Key Action II.1

Set goals, roles, and monitoring plan

What is the goal?

The goal of this key action is to set your implementation goals, organize roles and responsibilities, and determine how you will monitor progress and step back to adjust your plans. We recommend this be done in two parts – at the beginning of Phase II and then finished after all other Phase II planning. The work described takes place at two levels – system and school. Implementation Support Teams can be school-based or include multiple schools. While the work of the system and school isn’t always exactly the same, the resources and guidance support planning for both teams. Refer to the notes and resources throughout Phase II for considerations on what decisions should be school versus system level.

Why this key action is important

Naming the team that is responsible for supporting implementation and the goals creates focus and a clear aim for the implementation effort. This key action is important because it sets the conditions for all the planning and implementation support to follow.

Explanation of language

We use the phrase Implementation Support Team to refer to the team that will work together to plan for curriculum implementation. Implementation includes all plans for use and instructional support. We use the phrase progress monitoring plan to refer to the work you will need to do in order to know how things are going.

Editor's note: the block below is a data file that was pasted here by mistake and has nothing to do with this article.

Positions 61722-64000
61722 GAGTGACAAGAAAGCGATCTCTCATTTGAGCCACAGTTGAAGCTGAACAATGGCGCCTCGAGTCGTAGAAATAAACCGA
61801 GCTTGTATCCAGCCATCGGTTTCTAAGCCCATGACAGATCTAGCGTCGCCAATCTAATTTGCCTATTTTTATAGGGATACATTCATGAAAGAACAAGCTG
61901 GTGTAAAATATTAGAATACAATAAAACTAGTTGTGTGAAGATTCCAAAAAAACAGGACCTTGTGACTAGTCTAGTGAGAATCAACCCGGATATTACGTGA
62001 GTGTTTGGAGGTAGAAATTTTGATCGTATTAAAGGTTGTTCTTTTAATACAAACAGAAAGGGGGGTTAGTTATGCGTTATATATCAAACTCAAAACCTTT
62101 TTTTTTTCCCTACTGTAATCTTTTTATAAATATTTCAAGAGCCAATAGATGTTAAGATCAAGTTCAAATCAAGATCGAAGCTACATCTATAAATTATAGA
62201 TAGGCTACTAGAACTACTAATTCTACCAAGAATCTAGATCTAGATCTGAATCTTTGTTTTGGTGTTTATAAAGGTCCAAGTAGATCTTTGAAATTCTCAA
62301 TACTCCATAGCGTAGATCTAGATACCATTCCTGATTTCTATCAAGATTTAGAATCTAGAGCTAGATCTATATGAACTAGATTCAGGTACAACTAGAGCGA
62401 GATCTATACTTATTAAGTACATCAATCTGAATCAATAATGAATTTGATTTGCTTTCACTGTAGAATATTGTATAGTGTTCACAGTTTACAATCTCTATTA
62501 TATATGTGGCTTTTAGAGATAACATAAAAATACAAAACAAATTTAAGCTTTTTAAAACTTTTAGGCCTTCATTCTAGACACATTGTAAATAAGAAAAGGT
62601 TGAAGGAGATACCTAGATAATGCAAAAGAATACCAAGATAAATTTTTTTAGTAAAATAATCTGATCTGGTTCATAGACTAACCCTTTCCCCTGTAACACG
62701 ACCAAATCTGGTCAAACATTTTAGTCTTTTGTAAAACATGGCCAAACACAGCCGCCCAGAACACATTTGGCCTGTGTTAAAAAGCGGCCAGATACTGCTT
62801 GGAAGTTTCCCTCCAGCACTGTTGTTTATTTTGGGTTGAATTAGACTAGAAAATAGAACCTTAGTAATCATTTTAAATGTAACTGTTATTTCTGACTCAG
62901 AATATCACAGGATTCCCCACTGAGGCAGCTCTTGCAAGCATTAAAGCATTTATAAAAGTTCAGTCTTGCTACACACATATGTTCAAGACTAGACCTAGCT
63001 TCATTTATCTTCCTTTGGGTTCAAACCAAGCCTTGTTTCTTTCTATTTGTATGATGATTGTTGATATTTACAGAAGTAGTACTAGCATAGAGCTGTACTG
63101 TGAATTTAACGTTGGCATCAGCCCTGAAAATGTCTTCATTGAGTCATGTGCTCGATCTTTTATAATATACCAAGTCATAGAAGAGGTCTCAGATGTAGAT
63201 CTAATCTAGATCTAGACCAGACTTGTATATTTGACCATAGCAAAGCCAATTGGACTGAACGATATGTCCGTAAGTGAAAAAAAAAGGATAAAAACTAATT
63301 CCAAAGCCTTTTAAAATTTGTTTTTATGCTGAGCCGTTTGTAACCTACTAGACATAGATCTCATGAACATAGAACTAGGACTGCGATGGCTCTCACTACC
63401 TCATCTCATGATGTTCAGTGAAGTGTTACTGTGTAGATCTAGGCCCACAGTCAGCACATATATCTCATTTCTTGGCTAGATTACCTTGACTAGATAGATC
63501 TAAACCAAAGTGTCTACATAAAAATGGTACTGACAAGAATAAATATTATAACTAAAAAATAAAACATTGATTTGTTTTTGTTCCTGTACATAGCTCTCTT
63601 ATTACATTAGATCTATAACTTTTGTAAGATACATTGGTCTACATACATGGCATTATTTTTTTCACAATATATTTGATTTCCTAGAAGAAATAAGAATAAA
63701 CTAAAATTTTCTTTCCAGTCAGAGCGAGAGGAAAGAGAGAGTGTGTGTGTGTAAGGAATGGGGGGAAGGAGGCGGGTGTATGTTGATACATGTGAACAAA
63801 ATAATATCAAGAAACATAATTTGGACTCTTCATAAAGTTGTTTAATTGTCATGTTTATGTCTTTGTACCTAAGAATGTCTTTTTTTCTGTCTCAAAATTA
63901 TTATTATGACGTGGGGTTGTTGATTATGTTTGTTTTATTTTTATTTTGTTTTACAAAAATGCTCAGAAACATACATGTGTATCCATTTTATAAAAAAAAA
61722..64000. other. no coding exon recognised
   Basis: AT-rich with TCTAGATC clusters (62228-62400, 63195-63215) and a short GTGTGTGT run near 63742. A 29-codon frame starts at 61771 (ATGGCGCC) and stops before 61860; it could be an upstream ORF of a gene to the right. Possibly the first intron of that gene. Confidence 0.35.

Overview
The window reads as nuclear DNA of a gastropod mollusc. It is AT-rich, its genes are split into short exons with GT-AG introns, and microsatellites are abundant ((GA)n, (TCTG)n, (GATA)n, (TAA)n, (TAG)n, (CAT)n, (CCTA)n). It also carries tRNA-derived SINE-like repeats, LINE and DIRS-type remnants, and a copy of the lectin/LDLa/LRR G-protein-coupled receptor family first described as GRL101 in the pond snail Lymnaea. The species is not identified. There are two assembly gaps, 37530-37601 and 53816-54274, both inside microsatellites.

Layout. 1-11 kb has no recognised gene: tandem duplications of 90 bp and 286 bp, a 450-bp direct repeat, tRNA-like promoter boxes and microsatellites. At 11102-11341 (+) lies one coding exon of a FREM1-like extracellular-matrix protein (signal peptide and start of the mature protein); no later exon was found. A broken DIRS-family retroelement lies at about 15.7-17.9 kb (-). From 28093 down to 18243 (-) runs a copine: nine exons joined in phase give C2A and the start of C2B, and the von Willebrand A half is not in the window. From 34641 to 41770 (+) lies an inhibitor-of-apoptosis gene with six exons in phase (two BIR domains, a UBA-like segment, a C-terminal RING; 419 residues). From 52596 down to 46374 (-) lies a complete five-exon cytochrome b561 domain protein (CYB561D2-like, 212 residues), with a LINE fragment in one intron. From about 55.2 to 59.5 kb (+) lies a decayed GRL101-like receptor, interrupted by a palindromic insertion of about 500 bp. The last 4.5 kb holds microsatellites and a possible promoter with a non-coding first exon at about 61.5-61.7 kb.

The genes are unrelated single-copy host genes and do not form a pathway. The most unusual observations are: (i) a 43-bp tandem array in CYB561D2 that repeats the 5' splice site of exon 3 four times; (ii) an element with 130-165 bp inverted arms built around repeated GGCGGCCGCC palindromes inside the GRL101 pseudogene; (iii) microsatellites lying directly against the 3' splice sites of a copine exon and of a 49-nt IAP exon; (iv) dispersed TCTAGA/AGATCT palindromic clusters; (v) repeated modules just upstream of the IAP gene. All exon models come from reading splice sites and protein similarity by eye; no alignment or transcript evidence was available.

steps

guiding questions

notes & resources

  • 1.
    What perspectives do we need on the Implementation Support Team?
  • 2.
    Who will serve on the Implementation Support Team?
  • The Implementation Support Team will engage across all implementation work (Phases II and III). This team will ultimately be accountable for the success of the implementation effort.
  • Some of the decisions in Phase II are system level decisions, but many are school level decisions. This team will vary based on the size of system, but should always include school perspectives and teacher perspectives in addition to central system leaders.
  • 3.
    Who will lead the Implementation Support Team?
  • The work of this phase will include assessment implications, grading, pacing, scheduling, coaching, planning support, and training. The person leading this team should have the scope of authority to navigate decisions across these instructional systems.
  • 1.